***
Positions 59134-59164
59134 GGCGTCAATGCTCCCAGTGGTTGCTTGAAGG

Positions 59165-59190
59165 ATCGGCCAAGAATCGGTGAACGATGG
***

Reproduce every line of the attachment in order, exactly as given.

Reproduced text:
Positions 59134-59164
59134 GGCGTCAATGCTCCCAGTGGTTGCTTGAAGG

Positions 59165-59190
59165 ATCGGCCAAGAATCGGTGAACGATGG